However, further thought made me realize that this was not the case. I am not worshiping just one idol, but many! Hobbies, work, family, time consuming things like social media and other time-wasters, but the most consistent and recent idol of all...having a baby. It consumes more of my thought than Christ does on any given day. So to address the question of whether a God who loves me would deprive me of something I love, the Bible makes it clear that God is a jealous God with one requirement, that He be first (Exo. 4:14). Always. Of course He should not give me the very idol that I am so fervently seeking to replace Him with, and nor should He! That wouldn't be love, but enabling. I have straightening of priorities to do if I am to be the mother that Christ would desire me to be. I am not there yet! I do not want a God who feeds my addictions or spoils me into an inability to focus on His will.
Is God punishing me?
Whose fault is it?
Here are just a few of those examples:
But if we continue to look at Biblical examples of infertility, we see many women who struggled with infertility, some for decades, and then were able to give birth, and almost always to extraordinary characters who play major roles in history.
A few examples include:
As you can see, there are many Biblical examples of women of faith, who follow God wholeheartedly, and still struggle with infertility and miscarriage. However, it is amazing to me to look at the ending of these particular stories, because they always result in being a part of a much larger and more fulfilling plan. Hear this clearly: having a child in the end was not what made their lives more fulfilling, it was the process of faith and releasing their hopes and dreams to the Lord for Him to do His will with, no matter what the end result. You see, tragedy and triumph go together. When we overcome the pain with the love of Christ, when we work through the grief knowing that God will lead us through the valley of the shadow of death to the other side (Ps. 23:4), there is a promise for those who are faithful. This promise is not to make our dreams come true as we so often want to believe, it is not for us to get our way, and it is not for us to be happy.
God’s Work of Reconciliation
Throughout history, death and life are closely knit together and are interrelated. Jesus’ death and life overthrew the former system of the power of sin and death. There is a new theme in scripture, and that is that Christ is making all things new (Rev. 21:5). He restores our soul (Ps. 23:3). He is seeking and saving what was lost (Luke 19:10). He is in the act of reconciling all things to Himself (Col. 1:20). This restorative, reconciliatory work will not be complete until we are united with Him in an earthly death, which results in a new, eternal life for those who follow Him and have called on His name (John 1:12). However, we do see the beginnings of this reconciliation taking place on earth through the demonstration of His grace. Children are born, lives are saved, women do experience the joy of conceiving and giving birth, and every time that happens, it is an extension of God’s grace to us, an undeserving people. You see, we have had the wrong perspective all along- it is not God who keeps us from having children, it is God who gives us the opportunity.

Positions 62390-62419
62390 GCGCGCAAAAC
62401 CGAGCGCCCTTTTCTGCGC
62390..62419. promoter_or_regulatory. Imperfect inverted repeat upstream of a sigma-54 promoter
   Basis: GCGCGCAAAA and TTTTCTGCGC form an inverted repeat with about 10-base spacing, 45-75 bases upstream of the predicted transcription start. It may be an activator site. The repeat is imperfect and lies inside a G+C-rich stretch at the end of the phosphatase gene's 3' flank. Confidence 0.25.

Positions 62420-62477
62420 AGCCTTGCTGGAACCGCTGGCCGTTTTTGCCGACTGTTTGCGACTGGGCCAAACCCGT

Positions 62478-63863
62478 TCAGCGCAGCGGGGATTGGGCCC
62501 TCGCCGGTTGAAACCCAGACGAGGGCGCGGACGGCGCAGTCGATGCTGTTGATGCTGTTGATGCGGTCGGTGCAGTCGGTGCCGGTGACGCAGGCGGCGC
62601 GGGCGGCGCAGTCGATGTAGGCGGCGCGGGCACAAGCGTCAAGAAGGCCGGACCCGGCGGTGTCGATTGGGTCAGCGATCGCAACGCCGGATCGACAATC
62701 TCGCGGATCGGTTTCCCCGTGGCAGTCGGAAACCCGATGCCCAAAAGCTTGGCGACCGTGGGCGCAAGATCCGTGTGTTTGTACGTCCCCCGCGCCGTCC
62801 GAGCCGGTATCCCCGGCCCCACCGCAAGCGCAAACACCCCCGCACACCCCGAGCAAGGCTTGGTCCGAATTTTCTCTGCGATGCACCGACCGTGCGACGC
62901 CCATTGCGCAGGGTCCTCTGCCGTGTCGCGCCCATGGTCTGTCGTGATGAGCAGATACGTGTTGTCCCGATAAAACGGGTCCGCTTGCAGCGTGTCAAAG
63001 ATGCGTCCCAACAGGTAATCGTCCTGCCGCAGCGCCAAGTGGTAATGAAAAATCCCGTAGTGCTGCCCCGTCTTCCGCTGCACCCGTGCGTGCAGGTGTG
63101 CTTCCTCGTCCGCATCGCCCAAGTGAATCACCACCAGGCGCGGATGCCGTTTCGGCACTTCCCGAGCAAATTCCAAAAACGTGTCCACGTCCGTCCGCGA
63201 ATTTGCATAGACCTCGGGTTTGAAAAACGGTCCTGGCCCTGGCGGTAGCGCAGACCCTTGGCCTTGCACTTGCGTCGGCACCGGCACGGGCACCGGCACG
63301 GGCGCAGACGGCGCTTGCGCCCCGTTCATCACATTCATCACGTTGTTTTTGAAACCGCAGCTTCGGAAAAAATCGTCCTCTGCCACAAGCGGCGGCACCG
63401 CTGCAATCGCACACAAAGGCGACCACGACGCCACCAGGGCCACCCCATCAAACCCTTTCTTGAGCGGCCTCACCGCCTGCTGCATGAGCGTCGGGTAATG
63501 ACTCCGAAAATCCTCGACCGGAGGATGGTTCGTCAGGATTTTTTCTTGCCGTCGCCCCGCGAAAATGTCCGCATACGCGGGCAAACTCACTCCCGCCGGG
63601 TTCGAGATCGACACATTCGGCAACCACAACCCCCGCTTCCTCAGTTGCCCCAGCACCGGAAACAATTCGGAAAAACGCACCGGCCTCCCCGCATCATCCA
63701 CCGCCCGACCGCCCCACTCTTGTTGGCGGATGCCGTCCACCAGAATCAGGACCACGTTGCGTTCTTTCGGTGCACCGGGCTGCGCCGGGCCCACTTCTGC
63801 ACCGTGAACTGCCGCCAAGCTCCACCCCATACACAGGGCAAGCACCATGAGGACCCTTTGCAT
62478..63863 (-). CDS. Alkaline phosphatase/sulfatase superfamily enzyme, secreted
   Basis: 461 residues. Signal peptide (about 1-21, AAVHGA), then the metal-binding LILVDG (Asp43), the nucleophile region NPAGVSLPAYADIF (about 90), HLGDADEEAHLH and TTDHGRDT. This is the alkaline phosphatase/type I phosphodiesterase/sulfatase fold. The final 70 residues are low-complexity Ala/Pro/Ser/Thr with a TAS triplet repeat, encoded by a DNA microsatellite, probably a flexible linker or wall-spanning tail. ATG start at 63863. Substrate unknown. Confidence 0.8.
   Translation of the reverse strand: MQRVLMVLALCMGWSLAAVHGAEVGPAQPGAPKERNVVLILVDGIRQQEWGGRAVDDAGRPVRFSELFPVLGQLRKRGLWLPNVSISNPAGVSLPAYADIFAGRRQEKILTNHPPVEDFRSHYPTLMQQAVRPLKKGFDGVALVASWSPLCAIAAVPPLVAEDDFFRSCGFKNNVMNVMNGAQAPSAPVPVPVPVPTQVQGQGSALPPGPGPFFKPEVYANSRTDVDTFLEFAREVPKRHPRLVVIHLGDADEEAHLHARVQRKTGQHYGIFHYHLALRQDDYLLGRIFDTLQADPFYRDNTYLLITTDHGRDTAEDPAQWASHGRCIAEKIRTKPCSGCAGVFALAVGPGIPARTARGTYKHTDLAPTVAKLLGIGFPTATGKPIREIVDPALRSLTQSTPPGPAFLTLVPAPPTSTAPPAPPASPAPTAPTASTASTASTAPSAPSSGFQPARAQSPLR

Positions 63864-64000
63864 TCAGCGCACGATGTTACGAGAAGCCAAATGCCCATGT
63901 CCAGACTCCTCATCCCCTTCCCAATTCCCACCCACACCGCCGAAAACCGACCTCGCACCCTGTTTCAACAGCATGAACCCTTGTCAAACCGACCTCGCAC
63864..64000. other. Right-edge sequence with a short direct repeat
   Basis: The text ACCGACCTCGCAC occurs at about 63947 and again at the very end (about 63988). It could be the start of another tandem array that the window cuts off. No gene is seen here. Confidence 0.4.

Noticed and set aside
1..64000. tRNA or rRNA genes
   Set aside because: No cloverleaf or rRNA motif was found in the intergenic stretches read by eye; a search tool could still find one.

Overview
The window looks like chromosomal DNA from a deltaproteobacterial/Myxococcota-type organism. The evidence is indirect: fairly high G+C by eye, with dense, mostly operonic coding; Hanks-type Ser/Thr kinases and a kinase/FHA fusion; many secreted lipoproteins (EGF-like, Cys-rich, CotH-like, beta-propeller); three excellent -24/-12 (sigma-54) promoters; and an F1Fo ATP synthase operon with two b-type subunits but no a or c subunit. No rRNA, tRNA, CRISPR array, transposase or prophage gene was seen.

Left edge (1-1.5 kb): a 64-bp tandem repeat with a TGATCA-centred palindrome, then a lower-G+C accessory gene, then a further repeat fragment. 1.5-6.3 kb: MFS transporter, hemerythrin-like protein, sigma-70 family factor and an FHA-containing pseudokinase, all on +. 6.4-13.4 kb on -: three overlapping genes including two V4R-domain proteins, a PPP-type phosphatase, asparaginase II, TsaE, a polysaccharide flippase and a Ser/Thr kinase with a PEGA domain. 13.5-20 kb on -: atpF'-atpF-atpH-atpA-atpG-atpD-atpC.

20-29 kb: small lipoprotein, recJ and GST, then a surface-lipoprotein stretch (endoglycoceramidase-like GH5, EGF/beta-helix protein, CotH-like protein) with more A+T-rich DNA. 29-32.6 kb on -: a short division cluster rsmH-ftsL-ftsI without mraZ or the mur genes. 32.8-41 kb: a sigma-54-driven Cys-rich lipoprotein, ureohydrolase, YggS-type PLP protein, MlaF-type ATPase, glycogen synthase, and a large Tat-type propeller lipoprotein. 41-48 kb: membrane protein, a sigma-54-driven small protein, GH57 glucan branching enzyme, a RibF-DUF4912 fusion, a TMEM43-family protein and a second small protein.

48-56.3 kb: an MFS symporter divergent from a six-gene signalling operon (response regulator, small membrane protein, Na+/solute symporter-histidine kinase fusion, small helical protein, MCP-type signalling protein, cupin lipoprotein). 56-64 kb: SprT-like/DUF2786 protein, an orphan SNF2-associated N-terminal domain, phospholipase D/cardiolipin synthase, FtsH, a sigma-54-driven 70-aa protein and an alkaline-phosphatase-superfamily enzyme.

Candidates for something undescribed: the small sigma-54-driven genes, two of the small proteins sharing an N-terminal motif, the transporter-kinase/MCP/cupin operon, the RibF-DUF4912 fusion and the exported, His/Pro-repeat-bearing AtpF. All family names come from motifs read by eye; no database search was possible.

This is where our promises from God come in! The promise is that God loves us unconditionally (Rom. 8:38-39), He will never leave or forsake us (Deut. 31:6), He has a plan for us that has hope for our future (Jer. 29:11), He will give us peace through the journey (Phil. 4:7), and He will restore our souls (Ps. 23:3). Once we are able to look at the situation with faith, not a faith that believes that our will will come to pass, but a faith that trusts that God’s will for us is greater for His Kingdom (not ours) then we will receive His peace and have the opportunity to joyfully take part in what He is doing. In this life we are not promised health and wealth, but instead we are promised hardship and sacrifice (John 16:33). God is not punishing you, it is a result of our sin. But at the same time, He will use even the consequences of sin to work together for the good of those who love Him (Rom. 8:28), even when that good may not take the form we want it to.
I am sorry that I have put other things before you, God. I confess that I have put my own will above Your will at the risk of Your kingdom. I am sorry that I have questioned your love, that I have been tempted to give blame to you when the true sinner is myself, and for not recognizing that the ultimate blame is on Satan for his temptation in the garden. Satan is so tricky to deceive us into blaming You for his handiwork! I confess that I have wanted my great faith and my own dreams to be an answer and solution to the problem, instead of having faith in You and Your will, that You are working all things together for good. I lift up the cursed women around the world and ask that You would restore our souls. We humble ourselves and and submit to Your will. Forgive us. Give us patience. Give us strength. Give us a renewed mind and spirit. But above all else, give us a desire for You first and foremost. For You are making all things new!